Virginia triggers GOP circular firing squad
By: John F. Harris and Anna Palmer
November 7, 2013 05:03 AM EST
The politics of the matter seem virtually beyond dispute: A GOP candidate with more mainstream appeal than Ken Cuccinelli would have beaten Democrat Terry McAuliffe and given Republicans control of the Virginia governorship. All it would have taken was a shift of 27,610 votes out of more than 2.2 million cast.
But here is another fact that is all but beyond argument: If establishment Republicans in Virginia and nationally had shown more faith in their candidate, ignored the polls that showed him getting blown out, and ponied up the cash to prevent McAuliffe from outraising him by $15 million, then Cuccinelli would now be governor-elect. The evidence seems clear that the GOP started to bury its dead while his pulse was still plenty strong.
These opposite scenarios, both eminently plausible, have left virtually every Republican mad at some other Republican about what hap pened Tuesday in the Old Dominion.
The old saying about victory having a thousand fathers while defeat is an orphan turns out not to be quite right. The paternity suit over Cuccinelli’s narrow loss is vigorously under way.
The loss is the fault of the right-wing activists who control the state’s GOP machinery. If they had allowed a primary instead of insisting on a convention, a more electable Republican like Lt. Gov. Bill Bolling might have won the nomination and cruised to a general election victory over a flawed candidate like McAuliffe.
It’s Ted Cruz’s fault. Shutting down the federal government weeks before Election Day in a state thick with federal workers slowed Cuccinelli down just when he could have been closing the sale.
It’s the GOP establishment’s fault. If they had stopped poor-mouthing their own party — something they complain indignantly about when tea party activists do it — Cuccinelli could have spent all his fighting time on McAuliffe instead of on rear-guard battles.
The fact that there is at least a kernel of truth to all the explanations only guarantees that the debate will continue for a good long while — influencing decisions about candidate selection, fundraising, and tactics all through the 2014 midterm elections. Just as the federal government shutdown ended without a resolution other than to have a new budget battle in January, the Virginia results guarantee an ongoing argument over whether the party is better served by trimming its sails with a moderate message or by having the courage to fight for first principles.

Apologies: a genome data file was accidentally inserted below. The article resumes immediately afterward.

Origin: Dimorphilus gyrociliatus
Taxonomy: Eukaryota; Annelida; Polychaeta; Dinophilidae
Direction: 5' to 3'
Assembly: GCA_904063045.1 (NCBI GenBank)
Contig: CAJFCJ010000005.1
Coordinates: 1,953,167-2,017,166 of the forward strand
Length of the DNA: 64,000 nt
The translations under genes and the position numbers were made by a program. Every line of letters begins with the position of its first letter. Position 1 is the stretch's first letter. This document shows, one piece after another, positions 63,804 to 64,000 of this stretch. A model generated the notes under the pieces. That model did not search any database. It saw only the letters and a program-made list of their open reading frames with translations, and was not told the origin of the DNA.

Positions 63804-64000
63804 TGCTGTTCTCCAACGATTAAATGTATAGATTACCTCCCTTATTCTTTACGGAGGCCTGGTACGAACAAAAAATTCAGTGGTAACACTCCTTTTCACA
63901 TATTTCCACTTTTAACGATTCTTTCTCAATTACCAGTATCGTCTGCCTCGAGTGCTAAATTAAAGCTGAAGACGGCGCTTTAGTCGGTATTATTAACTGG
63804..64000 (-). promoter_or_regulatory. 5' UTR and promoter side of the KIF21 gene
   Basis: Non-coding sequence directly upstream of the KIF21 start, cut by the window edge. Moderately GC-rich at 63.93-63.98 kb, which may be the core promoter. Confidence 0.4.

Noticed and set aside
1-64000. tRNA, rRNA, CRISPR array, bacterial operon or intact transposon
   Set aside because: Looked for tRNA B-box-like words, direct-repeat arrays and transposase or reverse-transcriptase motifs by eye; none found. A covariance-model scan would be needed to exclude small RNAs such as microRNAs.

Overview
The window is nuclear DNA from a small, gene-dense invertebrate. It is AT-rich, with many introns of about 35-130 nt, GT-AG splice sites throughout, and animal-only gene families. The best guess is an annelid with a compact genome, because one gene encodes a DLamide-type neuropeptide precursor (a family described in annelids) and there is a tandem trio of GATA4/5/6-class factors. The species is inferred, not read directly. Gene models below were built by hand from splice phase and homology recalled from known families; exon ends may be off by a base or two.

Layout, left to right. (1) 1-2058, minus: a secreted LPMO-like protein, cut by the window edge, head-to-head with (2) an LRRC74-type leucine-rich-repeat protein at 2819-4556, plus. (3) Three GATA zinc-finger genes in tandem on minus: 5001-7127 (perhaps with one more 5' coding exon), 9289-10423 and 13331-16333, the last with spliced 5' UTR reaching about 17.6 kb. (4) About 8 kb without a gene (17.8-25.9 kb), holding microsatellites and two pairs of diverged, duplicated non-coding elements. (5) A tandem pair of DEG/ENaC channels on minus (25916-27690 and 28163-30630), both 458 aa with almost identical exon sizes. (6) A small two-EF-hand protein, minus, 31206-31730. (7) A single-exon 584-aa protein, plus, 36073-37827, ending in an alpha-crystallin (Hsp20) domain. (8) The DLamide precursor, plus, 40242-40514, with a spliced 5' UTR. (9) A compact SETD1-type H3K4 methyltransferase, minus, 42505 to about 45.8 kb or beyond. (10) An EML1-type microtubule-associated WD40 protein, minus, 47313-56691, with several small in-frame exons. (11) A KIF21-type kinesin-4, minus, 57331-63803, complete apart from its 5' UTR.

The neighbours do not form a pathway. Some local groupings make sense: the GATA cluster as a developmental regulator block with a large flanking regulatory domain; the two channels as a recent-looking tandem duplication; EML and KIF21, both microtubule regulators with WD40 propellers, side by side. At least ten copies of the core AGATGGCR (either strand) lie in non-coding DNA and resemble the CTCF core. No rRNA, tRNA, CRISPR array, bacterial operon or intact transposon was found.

“The Republican Party needs to try to find out what went wrong in Virginia,” Sen. Lindsey Graham (R-S.C.) told POLITICO. “Clearly, Obamacare was a big asset, [it] closed the race. Did the shutdown hurt? Did it have any effect at all? Did the convention nominating process?”
He added there ought to be a “post-mortem on Virginia.”
The Washington consultant class turned their fire at Cruz, whose quest to shut down the government over Obamacare coincided with what turned out to be a decisive moment in the final weeks of the race.
“The Ted Cruz legislative strategy to defund Obamacare not only had no chance of success, but it masked, it covered up the incredibly bad news for Obama over the rollout,” former Mississippi Gov. Haley Barbour said. “Obamacare would have been in the forefront of the media’s minds on Oct. 1 but for this absolutely doomed-to-failure legislative tactic. … The Republicans started getting some traction at the end because of people’s disgust with the rollout of Obamacare and their fear of what Obamacare is going to do to them.”
But movement conservatives say it’s not their fault at all — it’s the establishment that abandoned Cuccinelli in the homestretch of a race that now looks winnable in hindsight.
“At the urging of the Establishment, far too many national Republican donors declined to support Cuccinelli. He was outspent by nearly $15 million. You cannot win if you lack the resources to be heard,” Cruz’s chief political strategist Jason Johnson wrote on the conservative website RedState.com.
Tea Party Patriots’ Jenny Beth Martin went even further, arguing that it was the tea party efforts to defund Obamacare that made the health care law an issue at all in the election.
“They wrote the race off,” Martin said of the establishment. “That’s what frustrates me the most. Had they fought and engaged there may have been a different result.”
Then there’s the money question. Debate over whether outside groups and party committees like the Republican Governors Association should have gone in with heavier artillery is raging.
Veteran GOP strategist Charlie Black defended the governors group.
“What you don’t know is if it was going to be close all along and more resources could have somehow won it, or if he sort of maxed out,” Black said. “Nobody could see the tightening until at the earliest two weeks out when no TV time was available.”
And even some establishment Republicans say money was the issue, but they aren’t ready to just blame donors. Cuccinelli was too flawed a candidate to fundraise from traditional GOP sources.
“One of the problems was Cuccinelli comes from a wing of the party that has problems with business groups and outside organizations that could have either donated or spent on his behalf. That could have made a difference,” said Kevin Madden, a former senior adviser to Mitt Romney’s presidential campaign.
And the money would have mattered, since McAuliffe’s spending kicked into high gear just as the government shut down.
“One key time period during the campaign was where they were really being outspent — that’s where the numbers moved — it was the same time as the shutdown,” Madden said. “It did have an impact on the Cuccinelli campaign.”
One Republican fundraiser agreed, lamenting Cruz and the tea party’s play.
“Without the government shutdown, Ken Cucinelli is the governor of Virginia.”